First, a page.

When used correctly and regularly, Kegel weights assist in the strengthening of the pubococcygeal (PC) muscles, or the pelvic floor. To use a Kegel weight, a woman inserts it into her vagina and performs vaginal exercises by localizing and squeezing her PC muscles around the weight. Kegel exercise weights are most often used by pregnant or soon-to-be-pregnant women, and those who have recently given birth. Other people who use Kegel weights may include those with urinary incontinence issues, and those who wish to strengthen their PC muscles for sexual purposes.
The PC muscles support the surrounding sphincter, bladder, and urethra. By using Kegel weights to strengthen these muscles, a woman decreases her chance of vaginal leakage, vaginal flatulence and other related issues. These things can happen while simply sitting or standing, or when a normal act — such as sneezing, laughing, jumping, stretching, or coughing — applies significant pressure on the bladder. Such problems are often consequences of a weak pelvic floor, which can be strengthened with the consistent use of a vaginal weight.
Though pregnancy can hinder the pelvic floor’s performance, so can obesity, aging, weak PC area tissues, and chronic coughs. In addition to the embarrassment that accompanies issues such as urinary incontinence, weak PC muscles can also contribute to more serious consequences, such as pelvic organ prolapse. When this happens, the pelvic organs slide down toward the vagina, causing leakage and an uncomfortable vaginal and abdominal pressure. By exercising with vaginal weights, a woman is strengthening the very walls that can prevent a prolapse from happening.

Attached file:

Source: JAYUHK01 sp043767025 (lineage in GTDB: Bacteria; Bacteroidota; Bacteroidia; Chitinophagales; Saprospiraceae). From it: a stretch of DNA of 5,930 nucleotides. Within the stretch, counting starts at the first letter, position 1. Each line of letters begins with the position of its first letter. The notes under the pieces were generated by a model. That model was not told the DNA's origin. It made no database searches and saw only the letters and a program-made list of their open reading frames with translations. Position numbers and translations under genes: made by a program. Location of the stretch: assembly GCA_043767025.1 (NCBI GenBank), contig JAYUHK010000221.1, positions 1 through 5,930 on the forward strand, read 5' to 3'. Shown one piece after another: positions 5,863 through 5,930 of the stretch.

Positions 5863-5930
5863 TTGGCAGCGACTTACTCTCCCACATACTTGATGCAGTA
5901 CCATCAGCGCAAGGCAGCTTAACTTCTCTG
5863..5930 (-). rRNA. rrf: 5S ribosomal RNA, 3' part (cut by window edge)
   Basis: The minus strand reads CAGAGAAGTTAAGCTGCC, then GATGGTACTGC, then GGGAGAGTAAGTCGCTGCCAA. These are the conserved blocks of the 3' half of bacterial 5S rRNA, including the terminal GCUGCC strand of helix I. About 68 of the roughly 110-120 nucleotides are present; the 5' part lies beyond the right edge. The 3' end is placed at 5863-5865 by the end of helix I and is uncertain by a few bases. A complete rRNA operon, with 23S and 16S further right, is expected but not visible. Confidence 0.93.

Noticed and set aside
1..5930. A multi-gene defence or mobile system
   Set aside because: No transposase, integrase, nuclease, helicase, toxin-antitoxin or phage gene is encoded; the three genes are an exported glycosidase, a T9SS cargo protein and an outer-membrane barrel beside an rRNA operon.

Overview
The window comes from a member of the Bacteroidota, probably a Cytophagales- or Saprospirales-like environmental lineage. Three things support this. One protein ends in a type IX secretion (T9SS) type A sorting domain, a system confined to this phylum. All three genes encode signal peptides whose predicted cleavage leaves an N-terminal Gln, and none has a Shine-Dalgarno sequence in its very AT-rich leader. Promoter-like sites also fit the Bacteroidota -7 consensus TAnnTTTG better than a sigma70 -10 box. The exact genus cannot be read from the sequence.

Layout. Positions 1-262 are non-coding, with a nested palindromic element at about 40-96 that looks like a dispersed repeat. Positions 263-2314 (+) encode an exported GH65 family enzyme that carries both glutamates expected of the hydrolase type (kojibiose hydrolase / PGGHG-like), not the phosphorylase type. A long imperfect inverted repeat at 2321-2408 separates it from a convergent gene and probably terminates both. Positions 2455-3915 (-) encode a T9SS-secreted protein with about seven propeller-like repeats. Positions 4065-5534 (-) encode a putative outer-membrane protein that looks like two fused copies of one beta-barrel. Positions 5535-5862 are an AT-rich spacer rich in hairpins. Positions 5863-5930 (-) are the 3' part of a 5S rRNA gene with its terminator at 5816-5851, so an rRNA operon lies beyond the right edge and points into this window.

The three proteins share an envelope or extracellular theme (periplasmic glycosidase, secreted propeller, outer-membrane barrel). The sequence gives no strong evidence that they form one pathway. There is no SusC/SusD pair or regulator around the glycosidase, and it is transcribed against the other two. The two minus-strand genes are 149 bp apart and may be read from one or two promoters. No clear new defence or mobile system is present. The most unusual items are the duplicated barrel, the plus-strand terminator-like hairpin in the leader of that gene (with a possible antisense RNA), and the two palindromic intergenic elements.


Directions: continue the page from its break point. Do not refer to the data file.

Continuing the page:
The Kegel exercise was popularized by Los Angeles gynecologist Dr. Arnold M. Kegel. In 1948, Dr. Kegel began preparing his patients for childbirth by having them practice vaginal contractions on their own. Dr. Kegel also invented the Kegel perineometer, a pelvic muscle sensor. When using this device, patients and their attending medical personnel could monitor their contraction progress.
Modern simplified Kegel weights, however, are simple devices with no specific feedback measures. While vaginal weights do exist with internal gauges, many believe the gauge is not necessary. A women who purchase Kegel weights are instructed to simply insert the weight — which is no bigger than a tampon — into her vagina and practice holding it there for several repetitions of a few to several seconds at a time, just like a regular fitness exercise. With regular practice — performing the exercise at least three times a day — women are said to vastly improve their vaginal strength within three to 12 weeks.
Kegel weights are commonly made of stainless steel, as it is a nonporous material that is easily sterilized with mild soap and water. They are also made from rubber, as it doesn’t break like plastic or glass. Rubber Kegel weights may include a pressure gauge, allowing a woman to monitor her contraction progress.
The weight itself generally looks like a barbell, typically with a one-inch (2.54-centimeter) diameter. It is smooth to the touch and glides comfortably into the vagina. It may also double as a sex toy. Some Kegel weights are sold with spring sets, which allow for the gradual contraction resistance.